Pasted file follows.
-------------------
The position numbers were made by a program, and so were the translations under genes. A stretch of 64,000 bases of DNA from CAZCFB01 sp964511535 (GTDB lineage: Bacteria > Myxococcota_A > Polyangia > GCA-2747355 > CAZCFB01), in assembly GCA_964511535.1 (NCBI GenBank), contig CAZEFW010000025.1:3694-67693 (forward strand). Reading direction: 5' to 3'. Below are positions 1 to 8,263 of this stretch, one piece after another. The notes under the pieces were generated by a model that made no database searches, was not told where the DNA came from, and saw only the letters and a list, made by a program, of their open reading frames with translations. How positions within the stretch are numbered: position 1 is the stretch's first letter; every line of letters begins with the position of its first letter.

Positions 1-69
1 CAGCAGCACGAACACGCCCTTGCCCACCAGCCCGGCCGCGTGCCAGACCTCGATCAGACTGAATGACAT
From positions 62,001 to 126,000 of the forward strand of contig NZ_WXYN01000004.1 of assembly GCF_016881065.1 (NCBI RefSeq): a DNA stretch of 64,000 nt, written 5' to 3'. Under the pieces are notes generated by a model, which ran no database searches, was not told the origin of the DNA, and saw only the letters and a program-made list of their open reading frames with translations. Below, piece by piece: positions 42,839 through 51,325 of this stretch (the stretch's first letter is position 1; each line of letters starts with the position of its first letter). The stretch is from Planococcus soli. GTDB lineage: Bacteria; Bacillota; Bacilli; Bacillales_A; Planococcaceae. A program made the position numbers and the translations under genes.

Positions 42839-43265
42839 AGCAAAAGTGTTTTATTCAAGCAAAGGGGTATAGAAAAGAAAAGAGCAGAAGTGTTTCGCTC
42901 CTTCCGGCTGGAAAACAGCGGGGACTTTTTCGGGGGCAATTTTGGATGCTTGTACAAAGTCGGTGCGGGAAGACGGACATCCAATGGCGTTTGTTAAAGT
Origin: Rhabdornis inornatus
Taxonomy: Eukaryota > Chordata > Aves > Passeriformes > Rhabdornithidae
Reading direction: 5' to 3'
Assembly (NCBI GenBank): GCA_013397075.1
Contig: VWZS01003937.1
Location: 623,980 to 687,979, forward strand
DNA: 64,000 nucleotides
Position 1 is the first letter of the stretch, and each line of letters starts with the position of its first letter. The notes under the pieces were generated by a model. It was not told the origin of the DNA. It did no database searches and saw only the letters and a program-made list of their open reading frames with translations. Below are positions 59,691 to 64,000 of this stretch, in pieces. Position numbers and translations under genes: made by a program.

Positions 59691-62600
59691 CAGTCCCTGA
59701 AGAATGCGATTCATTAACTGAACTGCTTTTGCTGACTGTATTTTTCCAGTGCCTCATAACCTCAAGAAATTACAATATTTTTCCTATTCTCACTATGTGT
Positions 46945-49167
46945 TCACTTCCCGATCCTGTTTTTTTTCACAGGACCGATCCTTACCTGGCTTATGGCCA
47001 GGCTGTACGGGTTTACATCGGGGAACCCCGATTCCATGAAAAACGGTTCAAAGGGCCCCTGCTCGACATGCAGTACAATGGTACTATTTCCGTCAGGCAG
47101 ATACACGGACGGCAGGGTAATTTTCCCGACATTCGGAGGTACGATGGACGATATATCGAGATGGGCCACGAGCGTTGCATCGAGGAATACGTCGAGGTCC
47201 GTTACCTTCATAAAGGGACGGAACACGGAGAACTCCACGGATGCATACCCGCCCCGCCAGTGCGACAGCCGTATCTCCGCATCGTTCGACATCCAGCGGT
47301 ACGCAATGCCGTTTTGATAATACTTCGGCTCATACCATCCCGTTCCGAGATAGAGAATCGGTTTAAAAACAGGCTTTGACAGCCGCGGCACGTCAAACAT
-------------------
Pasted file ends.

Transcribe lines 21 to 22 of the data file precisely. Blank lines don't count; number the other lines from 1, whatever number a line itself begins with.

47001 GGCTGTACGGGTTTACATCGGGGAACCCCGATTCCATGAAAAACGGTTCAAAGGGCCCCTGCTCGACATGCAGTACAATGGTACTATTTCCGTCAGGCAG
47101 ATACACGGACGGCAGGGTAATTTTCCCGACATTCGGAGGTACGATGGACGATATATCGAGATGGGCCACGAGCGTTGCATCGAGGAATACGTCGAGGTCC